Sunday, 1 July 2018

Rainbows over Stoneybatter

Has Stoneybatter really become the "gay capital" of the Irish universe? Here are two possible answers...

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Answer #1: Maybe it has, kind of, in a general sort of way

Or at least it can feel that way nowadays, at the end of June each year as the rainbow flags and bunting go up in an area stretching from Manor Street to Smithfield (where the Dublin Pride parade now finishes and everyone mingles for pints after) and on to Kilmainham on the southside and even further afield.

After Ireland's dark ages in which gay people were criminalised and treated like shite, all these flags on the shops, pubs and houses once a year say things can and do change for the better.

If there is a more permanent, prominent epicentre of all this, it is not so much in Stoneybatter per se but the nearby Pantibar further towards town in Capel Street. It's Ireland's best-known gay nightclub and over ten years old now.

The bar's magnificent 3.5-metre-high LED sign, designed by Niall Sweeney, went up in 2015, shortly before the huge "Yes" vote in the same-sex marriage referendum that summer. The sign has become a local landmark, looming above the ghost sign of the previous business there, Baxendales.

Above: the Pantibar in Capel Street (including the Baxendale & Co ghost sign). Below: more rainbow flags and bunting, this time where Benburb Street meets Queen Street.

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Answer #2? Yes, Stoneybatter has become Ireland's gay capital, definitely, absolutely

Or at least it sounds like it has if you go by all the headlines around the eve of this year's annual gay pride march in Dublin. Here's a sample half dozen:
If those headlines seem very "samey", so too were the stories. They replicate a study by property website "Replicate" as in taking a press release and regurgitating large chunks without looking for any hard evidence or contrary opinions or even basic questions. It is shockingly lazy journalism. The only sources the vast bulk of these stories quote are itself and the report's author, its economist Ronan Lyons.'s own blog post about the report ("Revealed: Stoneybatter is Ireland's largest gay neighbourhood") refers to "gay neighbourhoods". These it defines in crude terms as the areas with the highest proportion of same sex-couples, or as the "top Pride-filled places".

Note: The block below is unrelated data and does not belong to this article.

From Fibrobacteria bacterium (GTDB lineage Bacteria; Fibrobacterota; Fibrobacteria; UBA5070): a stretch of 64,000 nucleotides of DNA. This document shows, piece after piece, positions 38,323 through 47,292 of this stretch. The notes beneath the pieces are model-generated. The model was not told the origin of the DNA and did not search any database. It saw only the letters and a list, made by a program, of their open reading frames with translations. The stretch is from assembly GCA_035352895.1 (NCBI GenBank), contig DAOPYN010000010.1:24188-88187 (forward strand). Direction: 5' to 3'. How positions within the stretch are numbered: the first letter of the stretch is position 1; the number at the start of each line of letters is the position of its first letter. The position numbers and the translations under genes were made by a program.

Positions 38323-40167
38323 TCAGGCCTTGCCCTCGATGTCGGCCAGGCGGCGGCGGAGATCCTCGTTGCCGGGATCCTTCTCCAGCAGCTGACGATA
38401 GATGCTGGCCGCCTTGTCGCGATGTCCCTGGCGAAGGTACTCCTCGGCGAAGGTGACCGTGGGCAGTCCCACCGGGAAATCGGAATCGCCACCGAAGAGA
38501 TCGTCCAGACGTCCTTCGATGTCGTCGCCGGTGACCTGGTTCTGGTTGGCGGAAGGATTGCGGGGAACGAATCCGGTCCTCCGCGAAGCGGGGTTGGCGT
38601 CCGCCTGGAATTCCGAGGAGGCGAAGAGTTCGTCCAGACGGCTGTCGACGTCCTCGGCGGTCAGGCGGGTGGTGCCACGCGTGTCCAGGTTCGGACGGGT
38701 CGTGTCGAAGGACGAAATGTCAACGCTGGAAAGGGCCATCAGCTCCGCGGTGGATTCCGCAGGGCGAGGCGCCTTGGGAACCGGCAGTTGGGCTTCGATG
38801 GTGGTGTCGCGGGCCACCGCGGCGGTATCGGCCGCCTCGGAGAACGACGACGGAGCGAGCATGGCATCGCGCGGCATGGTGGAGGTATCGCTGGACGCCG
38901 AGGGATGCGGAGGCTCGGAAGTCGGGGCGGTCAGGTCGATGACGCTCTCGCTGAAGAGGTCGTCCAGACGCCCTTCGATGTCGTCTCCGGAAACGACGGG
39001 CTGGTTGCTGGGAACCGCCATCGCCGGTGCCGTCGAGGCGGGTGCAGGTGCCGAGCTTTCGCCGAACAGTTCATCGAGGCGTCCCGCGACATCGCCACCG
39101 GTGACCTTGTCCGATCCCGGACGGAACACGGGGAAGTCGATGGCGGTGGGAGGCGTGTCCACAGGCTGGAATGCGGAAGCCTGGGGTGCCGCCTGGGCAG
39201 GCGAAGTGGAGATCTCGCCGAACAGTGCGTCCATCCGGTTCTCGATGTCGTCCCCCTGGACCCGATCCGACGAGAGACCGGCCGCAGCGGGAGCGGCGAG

Tucked away in the small print at the very end it says:
"For this report, we defined same-sex couples as those households where there were only two persons in the household and where both persons were of the same gender and over the age of 30. This, of course, is not a perfect measure." (the bold is my emphasis)
Not perfect? The report lists one or two caveats, though off the top of the head there are many more. For example, all the following would fall into's definition above of "same-sex couple":
  • A pair of brothers who rent a flat together;
  • A man in his forties who lives with and looks after his elderly mum;
  • Two retired nuns who share a house;
  • Two straight male friends from Stoneybatter, both well over their thirties, who marry for tax reasons;
  • A woman who lives alone but uses her small spare bedroom to take in Airbnb guests - one at a time, and preferably female ones;
  • Two gay people who have been sharing an apartment, who are no longer in a relationship but can't sell up and go their separate ways for various reasons
The survey also ignores all those situations that fall out of its same-sex couple definition, such as:
  • Any same-sex couple with one or more kids;
  • Anyone living alone;
  • Any couple or household with at least one member under thirty (whether they be gay, bi, straight or otherwise);
  • Any household with three or more people at the time, such as a gay couple with lodgers, or four mates from college who share a house (of whom, say, two are gay and unattached), or a person well past his or her teens and twenties but still living with mam and dad because rents are astronomical;
  • Anyone staying in other much larger institutions such as hospitals, nursing homes, hospices, convents, prisons, oil rigs and the rapidly growing sector of purpose-built student accommodation. 
And just because a couple consists of a woman and a man, that doesn't mean that one of them can't also be LGBTI+.